The offices of Diamond Schmitt Architects will be humming all weekend as firm designers including the internationally acclaimed Jack Diamond, left, lead talks about various projects and design trends centered on this year’s Doors Open Toronto theme of city building.
This marks the third year Diamond Schmitt has opened its doors and programmed a full slate of engaging show-and-tell sessions including models, videos and first-hand dissections of design challenges and solutions.
Firm co-founder Diamond sees the DOT programming as a public service, “a way of heightening the appreciation of what the profession does. We have found there’s an extraordinary appetite, a hunger to know about this, to get into buildings and figure things out.”
“I myself think that the so-called iconic buildings that people ‘ew’ and ‘ah’ about are a bit like baubles in front of savages, they’re bright and they glitter but they’re not worth a whole lot. So I think that if people come to our office they’ll see the seriousness with which we deal with the connection between content and context.”
If you have even a passing interest in architectural ornament you won’t want to miss this weekend’s Doors Open Toronto walking tour led by Terry Murray, left, author of Faces on Places, a 2006 guidebook from Anansi Press.
Murray’s passion for gargoyles, grotesques and the panoply of carvings adorning Toronto’s oldest structures inspired her to start photographing and learning what she could about how and why they came to be staring down on our busy streets. Her curiosity and perseverance gained her access to some of the city’s best architectural details; in the photo at left, she poses on a scaffold with one of the gargoyles perched on the clock tower of Old City Hall.
In her research Murray discovered that the original stone gargoyles eroded to the point where pieces started raining down onto the street below. In 1920 one of the beasts actually broke free and crashed through the roof, nearly killing an unsuspecting employee. Still, it took the City another 18 years before the gargolyles were removed and replaced with bronze replicas weighing a fraction of the original stone figures. These are the kinds of stories Murray will be sharing on her DOT walks Saturday and Sunday at 1:30 pm (meet in the City Hall rotunda and come early to ensure a spot as space is limited). READ MORE
Toronto-based architect Siamak Hariri walked an excited roomful of dignitaries through his plans for a revamped Alliance Français de Toronto headquarters at 24 Spadina Road earlier this afternoon. Hariri described the redevelopment as a “small but important project” that will enhance the existing Victorian-era building with modern glass cubes housing additional classrooms, a cafe, even a small theatre. The vision, according to Alliance Français de Toronto President Gordon MacIvor, is to transform the facility into a francophone cultural hub in the city with a space capable of presenting salons, cabarets and musical events. Hariri noted that the building will be completed in stages over the next couple of years as funding is secured: Trillium Foundation Board Member Kathleen Freeman was on hand to announce a grant of $500,000 to help get construction underway.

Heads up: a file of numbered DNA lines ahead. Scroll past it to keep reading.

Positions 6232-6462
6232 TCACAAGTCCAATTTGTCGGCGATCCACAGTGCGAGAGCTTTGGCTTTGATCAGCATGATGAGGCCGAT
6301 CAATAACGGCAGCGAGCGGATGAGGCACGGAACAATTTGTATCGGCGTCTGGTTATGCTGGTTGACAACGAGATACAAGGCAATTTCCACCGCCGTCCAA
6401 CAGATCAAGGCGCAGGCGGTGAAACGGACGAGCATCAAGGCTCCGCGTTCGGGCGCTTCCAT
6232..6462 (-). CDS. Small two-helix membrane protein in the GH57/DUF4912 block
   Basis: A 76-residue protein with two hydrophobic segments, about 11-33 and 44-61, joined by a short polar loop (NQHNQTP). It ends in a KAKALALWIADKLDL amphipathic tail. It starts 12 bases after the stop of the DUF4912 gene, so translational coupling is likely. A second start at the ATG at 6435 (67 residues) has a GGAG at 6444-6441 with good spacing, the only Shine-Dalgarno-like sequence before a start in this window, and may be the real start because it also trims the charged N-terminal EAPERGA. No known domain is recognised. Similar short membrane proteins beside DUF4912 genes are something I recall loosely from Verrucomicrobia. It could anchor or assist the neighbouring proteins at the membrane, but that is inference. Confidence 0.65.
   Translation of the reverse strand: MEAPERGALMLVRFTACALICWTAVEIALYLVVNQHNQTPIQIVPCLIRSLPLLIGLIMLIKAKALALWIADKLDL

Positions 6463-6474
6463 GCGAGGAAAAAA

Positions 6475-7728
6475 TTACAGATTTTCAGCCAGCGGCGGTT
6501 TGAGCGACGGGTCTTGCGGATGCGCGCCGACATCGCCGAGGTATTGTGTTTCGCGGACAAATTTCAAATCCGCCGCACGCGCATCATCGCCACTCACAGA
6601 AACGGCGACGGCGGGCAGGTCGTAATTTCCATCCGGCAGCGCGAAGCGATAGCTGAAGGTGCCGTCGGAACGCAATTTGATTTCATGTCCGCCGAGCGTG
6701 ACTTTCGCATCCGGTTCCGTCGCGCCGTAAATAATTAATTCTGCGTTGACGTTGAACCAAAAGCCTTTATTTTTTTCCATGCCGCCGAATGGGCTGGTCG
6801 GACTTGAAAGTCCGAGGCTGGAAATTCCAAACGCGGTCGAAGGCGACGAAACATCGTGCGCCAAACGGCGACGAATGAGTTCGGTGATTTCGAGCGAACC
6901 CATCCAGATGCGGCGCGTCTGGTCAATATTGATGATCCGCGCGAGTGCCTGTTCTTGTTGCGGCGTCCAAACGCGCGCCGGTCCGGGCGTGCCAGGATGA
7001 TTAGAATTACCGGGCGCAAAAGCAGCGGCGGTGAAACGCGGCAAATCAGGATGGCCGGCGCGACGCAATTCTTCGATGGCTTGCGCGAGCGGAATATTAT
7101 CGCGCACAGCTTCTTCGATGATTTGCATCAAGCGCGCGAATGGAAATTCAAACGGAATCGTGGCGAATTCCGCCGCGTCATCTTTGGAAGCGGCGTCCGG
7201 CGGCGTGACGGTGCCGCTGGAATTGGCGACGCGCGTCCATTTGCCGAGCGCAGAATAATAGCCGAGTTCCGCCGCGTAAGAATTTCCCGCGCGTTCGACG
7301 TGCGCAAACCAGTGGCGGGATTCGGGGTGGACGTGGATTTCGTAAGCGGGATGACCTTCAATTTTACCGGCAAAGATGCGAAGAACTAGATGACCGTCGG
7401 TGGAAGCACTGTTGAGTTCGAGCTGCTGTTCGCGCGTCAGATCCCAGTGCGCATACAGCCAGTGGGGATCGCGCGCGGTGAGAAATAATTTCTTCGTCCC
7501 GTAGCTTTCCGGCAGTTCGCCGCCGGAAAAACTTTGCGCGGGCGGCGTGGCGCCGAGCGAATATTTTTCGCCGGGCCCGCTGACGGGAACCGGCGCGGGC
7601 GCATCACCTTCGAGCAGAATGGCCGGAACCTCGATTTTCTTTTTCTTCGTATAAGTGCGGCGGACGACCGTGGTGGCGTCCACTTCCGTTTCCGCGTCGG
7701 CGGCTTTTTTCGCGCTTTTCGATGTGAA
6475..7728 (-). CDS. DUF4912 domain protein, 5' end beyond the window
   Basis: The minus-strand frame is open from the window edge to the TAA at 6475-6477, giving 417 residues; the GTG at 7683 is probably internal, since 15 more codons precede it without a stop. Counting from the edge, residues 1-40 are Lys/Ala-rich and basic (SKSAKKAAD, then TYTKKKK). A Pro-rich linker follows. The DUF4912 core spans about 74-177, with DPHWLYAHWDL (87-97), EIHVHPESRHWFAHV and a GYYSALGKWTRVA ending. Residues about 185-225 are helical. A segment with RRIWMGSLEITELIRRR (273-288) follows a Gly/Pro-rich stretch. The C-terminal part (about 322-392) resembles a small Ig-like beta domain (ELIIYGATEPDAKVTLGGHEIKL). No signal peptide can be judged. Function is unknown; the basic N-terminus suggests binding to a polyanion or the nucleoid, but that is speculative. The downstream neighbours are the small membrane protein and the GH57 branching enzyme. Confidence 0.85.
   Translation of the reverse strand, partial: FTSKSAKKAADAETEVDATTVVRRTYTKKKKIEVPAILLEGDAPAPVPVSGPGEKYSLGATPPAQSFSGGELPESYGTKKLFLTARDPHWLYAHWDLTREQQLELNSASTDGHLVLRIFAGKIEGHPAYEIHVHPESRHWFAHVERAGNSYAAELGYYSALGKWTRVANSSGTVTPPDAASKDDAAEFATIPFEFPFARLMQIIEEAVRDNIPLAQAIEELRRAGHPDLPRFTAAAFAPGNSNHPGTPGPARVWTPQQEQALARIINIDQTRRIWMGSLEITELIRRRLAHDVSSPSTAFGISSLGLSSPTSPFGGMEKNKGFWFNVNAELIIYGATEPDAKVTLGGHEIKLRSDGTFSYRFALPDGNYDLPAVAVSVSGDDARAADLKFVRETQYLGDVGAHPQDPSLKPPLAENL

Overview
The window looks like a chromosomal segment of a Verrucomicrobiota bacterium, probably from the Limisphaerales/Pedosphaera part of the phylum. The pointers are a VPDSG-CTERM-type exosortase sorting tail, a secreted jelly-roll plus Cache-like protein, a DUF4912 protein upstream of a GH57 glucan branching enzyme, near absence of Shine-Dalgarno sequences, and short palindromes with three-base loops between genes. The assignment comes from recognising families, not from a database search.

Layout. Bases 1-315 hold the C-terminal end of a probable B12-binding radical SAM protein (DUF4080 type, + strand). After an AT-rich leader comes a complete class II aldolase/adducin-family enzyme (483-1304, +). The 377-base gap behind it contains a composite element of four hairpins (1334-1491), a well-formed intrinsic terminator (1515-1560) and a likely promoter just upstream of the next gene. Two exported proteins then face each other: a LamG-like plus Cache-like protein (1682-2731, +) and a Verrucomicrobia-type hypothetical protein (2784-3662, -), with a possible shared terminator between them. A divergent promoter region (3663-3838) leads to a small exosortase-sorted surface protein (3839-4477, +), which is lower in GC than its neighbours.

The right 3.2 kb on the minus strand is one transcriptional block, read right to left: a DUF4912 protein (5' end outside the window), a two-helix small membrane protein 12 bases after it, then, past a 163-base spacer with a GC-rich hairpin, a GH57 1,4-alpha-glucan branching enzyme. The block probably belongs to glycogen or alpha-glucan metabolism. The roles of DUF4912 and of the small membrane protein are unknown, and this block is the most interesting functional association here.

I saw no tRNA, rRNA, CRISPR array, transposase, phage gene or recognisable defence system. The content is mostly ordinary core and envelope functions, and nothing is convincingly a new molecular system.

Photo by Christopher Jones, architectural rendering courtesy of Hariri Pontarini Architects
Architect Don Schmitt (far right) of Diamond Schmitt Architects addresses press and well-wishers at the grand opening of Regent Park’s new Citadel studio/theatre, which he designed. A former Salvation Army soup kitchen, the adaptive re-use of the 1912 building was spearheaded by Bill Coleman and Laurence Lemieux, founders and co-Artistic Directors of contemporary dance company, Coleman Lemieux & Compagnie. Ward 28 Councillor Pam McConnell officiated at the ribbon cutting. READ MORE
Art Gallery of Ontario president Tony Gagliano shares a laugh with Senator Linda Frum, left, and AGO CEO Matthew Teitelbaum and Tamara Rebanks (George Weston Limited VP), all of whom spoke at this morning’s opening of the new 35,000 square foot Weston Family Learning Centre at the AGO. The new facility offers innovative art education programming to children, youth, families and students of all ages, and features 6,000 square feet of studio space. The new wing was designed by Toronto firm Hariri Pontarini Architects.